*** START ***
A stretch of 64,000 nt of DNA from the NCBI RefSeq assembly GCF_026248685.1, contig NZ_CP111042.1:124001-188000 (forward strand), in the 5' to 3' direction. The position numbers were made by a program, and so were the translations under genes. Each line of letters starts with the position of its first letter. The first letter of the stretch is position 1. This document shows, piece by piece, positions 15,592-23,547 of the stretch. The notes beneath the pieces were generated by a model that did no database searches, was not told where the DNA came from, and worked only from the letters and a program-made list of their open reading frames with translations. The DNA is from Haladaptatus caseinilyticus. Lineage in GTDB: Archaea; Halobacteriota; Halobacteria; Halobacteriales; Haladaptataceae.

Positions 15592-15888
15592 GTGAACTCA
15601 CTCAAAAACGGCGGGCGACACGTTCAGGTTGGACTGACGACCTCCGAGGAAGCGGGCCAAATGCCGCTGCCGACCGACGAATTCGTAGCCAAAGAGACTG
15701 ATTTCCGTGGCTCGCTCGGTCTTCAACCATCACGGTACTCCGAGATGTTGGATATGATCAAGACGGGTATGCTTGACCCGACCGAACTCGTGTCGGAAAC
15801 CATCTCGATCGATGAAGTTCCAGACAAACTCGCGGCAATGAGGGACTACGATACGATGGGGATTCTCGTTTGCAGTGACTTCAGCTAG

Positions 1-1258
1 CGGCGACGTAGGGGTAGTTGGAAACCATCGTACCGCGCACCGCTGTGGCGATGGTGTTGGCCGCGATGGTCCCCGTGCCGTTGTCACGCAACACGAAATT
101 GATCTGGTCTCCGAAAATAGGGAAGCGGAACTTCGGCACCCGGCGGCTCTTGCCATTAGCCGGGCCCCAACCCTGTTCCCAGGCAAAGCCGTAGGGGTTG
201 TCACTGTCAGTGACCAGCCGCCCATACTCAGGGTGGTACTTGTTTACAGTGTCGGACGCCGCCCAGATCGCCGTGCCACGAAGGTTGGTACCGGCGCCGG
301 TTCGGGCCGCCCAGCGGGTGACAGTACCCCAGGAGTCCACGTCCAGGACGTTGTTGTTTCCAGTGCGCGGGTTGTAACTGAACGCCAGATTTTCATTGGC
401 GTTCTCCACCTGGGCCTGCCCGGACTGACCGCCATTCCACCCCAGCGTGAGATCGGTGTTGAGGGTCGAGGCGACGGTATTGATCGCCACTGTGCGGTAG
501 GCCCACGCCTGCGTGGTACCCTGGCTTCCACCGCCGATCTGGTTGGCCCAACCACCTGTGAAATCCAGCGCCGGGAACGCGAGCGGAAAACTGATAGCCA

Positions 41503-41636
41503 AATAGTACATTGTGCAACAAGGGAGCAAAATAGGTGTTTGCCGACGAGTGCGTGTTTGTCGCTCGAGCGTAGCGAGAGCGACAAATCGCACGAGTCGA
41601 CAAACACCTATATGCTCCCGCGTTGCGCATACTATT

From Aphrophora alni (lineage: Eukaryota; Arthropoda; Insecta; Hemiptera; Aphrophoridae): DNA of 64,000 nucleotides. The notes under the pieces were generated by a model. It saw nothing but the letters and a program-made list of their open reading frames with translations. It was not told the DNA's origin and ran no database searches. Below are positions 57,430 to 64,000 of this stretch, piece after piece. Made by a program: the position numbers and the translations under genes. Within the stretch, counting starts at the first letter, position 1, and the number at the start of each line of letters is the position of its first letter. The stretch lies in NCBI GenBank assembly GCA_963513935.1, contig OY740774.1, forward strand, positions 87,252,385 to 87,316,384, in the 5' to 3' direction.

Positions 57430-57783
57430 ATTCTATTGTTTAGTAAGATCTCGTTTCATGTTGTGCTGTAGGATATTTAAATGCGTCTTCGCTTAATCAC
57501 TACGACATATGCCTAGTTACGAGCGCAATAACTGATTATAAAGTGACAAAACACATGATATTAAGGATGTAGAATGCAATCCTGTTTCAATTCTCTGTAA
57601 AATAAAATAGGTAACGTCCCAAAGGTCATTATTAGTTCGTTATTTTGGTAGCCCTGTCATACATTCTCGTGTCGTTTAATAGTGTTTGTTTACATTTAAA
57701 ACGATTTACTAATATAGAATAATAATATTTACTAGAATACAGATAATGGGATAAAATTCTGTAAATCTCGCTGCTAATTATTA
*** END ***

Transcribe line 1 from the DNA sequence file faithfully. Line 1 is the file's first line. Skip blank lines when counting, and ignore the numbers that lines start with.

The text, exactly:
A stretch of 64,000 nt of DNA from the NCBI RefSeq assembly GCF_026248685.1, contig NZ_CP111042.1:124001-188000 (forward strand), in the 5' to 3' direction. The position numbers were made by a program, and so were the translations under genes. Each line of letters starts with the position of its first letter. The first letter of the stretch is position 1. This document shows, piece by piece, positions 15,592-23,547 of the stretch. The notes beneath the pieces were generated by a model that did no database searches, was not told where the DNA came from, and worked only from the letters and a program-made list of their open reading frames with translations. The DNA is from Haladaptatus caseinilyticus. Lineage in GTDB: Archaea; Halobacteriota; Halobacteria; Halobacteriales; Haladaptataceae.